Ancient Greece contained many of the greatest scientists and philosophers in the history of civilization. Great thinkers who contributed endless knowledge in almost every subject. It’s quite incredible how many of the Greek quotes on this list date back as far as the 5th century BC and yet they are still known, and their meaning is still relevant today.
It seems that the Greeks have always had a deep understanding of the human condition, and the words with which to express it. And they continue to do so today. Many of our quotes are from the ancients, but some are more modern, and many are proverbs of unknown origin that are merely woven into the daily wisdom of Greek life.
We’ve listed 20 of our favorite Greek quotes and their meaning for you here in the hopes that they bring a little inspiration, motivation, or wisdom to you as you go about your day.
Quotes About Wisdom
“The only true wisdom is in knowing you know nothing.” – Socrates.
Widely considered one of the greatest thinkers of all time and the founder of Western Philosophy, Socrates nevertheless said that it is in believing that you know nothing that you achieve wisdom. He believed that those who thought they knew nothing were more likely to search out knowledge and continue learning than those who thought that they knew everything already.
“Wise men speak because they have something to say; fools because they have to say something.” – Plato.
Another of the world’s greatest thinkers, and a student of Socrates, Plato, reminds us that it is best to keep our mouths shut if we have nothing of value to say. That talking just for the sake of it is foolish.
“Wait for the wisest of all counselors, time.” – Pericles.
An injunction against rash decisions and hasty action by a prominent politician of Ancient Greece, Pericles. Since he played an important role in developing democracy, his words on thinking before acting are certainly worth listening to.
“You can knock on a deaf man’s door forever.” – Nikos Kazantzakis.
One of our more modern quotes, the meaning of this one was made famous in the 1940s by Greek literary giant Nikos Kazantzakis. The Crete-born novelist used it in his best-known work, Zorba The Greek. This quote conjures up a powerful image of futility, of an action we can perform over and over again with no hope of ever succeeding. This evocative use of language is one of the reasons why Kazantzakis was repeatedly nominated for a Nobel Prize in literature.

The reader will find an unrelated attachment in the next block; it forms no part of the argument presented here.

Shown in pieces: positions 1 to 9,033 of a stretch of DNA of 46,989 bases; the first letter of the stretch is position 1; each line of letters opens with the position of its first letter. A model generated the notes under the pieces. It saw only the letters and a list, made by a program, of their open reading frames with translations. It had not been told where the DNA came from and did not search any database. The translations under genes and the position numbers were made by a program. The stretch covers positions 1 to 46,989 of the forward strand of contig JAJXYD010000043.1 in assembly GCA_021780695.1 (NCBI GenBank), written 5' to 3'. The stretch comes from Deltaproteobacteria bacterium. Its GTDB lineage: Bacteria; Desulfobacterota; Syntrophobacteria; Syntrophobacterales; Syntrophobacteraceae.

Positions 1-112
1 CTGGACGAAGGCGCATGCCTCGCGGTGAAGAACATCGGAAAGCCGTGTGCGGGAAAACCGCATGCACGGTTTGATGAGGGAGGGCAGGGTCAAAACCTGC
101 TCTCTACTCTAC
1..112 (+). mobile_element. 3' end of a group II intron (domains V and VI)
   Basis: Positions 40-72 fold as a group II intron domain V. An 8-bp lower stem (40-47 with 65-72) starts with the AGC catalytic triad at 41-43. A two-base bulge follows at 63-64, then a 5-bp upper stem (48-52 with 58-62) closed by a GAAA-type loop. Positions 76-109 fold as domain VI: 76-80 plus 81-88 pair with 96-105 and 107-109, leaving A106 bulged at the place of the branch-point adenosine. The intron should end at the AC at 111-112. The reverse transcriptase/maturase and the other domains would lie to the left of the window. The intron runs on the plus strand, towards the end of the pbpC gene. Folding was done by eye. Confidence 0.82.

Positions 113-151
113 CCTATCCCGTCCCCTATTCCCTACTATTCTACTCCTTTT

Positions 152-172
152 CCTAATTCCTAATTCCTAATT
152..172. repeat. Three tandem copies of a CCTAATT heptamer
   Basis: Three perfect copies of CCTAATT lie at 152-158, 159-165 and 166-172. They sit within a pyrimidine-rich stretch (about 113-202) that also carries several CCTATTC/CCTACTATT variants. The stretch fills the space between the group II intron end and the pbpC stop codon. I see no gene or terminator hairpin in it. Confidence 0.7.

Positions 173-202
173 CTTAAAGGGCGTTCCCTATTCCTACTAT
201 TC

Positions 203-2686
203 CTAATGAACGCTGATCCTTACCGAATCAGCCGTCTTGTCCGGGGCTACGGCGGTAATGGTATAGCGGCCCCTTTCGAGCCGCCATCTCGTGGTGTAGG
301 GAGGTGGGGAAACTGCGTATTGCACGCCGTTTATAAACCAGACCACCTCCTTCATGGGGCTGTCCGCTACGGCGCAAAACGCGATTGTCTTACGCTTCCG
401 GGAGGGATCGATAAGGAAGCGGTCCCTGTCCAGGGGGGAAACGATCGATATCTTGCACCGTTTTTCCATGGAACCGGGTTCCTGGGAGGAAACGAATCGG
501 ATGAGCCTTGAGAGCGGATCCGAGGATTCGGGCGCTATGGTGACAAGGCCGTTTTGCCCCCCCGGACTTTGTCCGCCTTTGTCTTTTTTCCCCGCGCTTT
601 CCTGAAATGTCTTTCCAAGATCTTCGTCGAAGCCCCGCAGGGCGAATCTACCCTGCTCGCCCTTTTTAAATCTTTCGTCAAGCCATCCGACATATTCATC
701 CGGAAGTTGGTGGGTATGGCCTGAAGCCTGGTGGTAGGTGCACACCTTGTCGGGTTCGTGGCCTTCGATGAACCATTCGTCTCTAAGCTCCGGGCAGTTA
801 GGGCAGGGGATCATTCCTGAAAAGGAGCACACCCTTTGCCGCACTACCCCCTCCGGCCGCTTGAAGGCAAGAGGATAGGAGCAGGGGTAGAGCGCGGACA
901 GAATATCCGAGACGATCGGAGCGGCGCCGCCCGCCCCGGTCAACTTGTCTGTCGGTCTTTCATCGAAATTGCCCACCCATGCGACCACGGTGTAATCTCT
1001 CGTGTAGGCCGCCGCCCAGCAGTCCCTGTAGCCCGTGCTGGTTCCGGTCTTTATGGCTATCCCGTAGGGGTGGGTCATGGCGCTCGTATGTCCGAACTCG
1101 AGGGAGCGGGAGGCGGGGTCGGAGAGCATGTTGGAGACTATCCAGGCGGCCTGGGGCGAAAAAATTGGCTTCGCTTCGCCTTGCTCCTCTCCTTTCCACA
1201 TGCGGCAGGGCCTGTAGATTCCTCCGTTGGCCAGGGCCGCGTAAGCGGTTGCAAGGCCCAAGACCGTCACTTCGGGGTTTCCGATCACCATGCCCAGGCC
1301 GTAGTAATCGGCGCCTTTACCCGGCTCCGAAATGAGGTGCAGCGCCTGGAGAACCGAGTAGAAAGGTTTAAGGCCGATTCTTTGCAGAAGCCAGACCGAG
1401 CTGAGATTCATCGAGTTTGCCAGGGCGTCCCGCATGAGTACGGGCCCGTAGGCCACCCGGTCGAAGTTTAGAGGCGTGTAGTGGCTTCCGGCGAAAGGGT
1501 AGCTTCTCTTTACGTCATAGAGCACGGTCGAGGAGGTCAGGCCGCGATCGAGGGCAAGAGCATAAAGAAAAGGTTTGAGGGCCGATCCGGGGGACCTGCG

The Importance Of Self Knowledge
“The camel does not see her own hump” Greek Proverb.
In Greece, this is a folksy way of calling someone a hypocrite. It refers to the fact that people are often quick to point out flaws in others when they often have similar ones of their own. It talks about how we are often unaware of, or intentionally blind to, our own defects.
“The unexamined life is not worth living.” – Socrates.
If we don’t want to be like the blind camel, we should take a close look at ourselves and our own lives. According to Socrates, if we do not examine our lives, we are likely to be unaware of the consequences of our actions, the impact we have on other people, and the value that we could be bringing to the world around us. He thought that it was through moral self-examination that we could live our most worthy lives.
“Where rage seeds, repentance reaps.” – Greek Proverb.
Most cultures have a proverb or two that runs along this theme, that if we act in anger, we will come to regret it later. It counsels us to calm down and examine our actions before we go ahead with them.
“No man ever steps in the same river twice, for it’s not the same river and he’s not the same man.” – Heraclitus.
This is the first of two quotes on our list by another ancient Greek philosopher, Heraclitus, and both of them have meaning to do with change. Heraclitus believed that the only constancy in nature was change and that everyone and everything was constantly changing from moment to moment.
Many people use this quote to say that we should never go back in our lives. That if we return to a place we once loved expecting to find it unchanged, we will be disappointed. And while this can be true, Heraclitus was not necessarily telling us that change is bad or that returning to the river would be a mistake. He was merely saying that we should always expect and be prepared for change.
“Reserve your right to think, for even to think wrongly is better than not to think at all” – Hypatia.
A quote here by one of Greece’s most famous female philosophers – yes, there were several notable female philosophers of ancient Greece, although sadly, their legacies are less well preserved. Hypatia was a prominent mathematician, philosopher, astronomer, and teacher and reminds us here of the importance of thinking for ourselves.
Friendship And Love
“An open enemy is better than a false friend.” – Greek Proverb.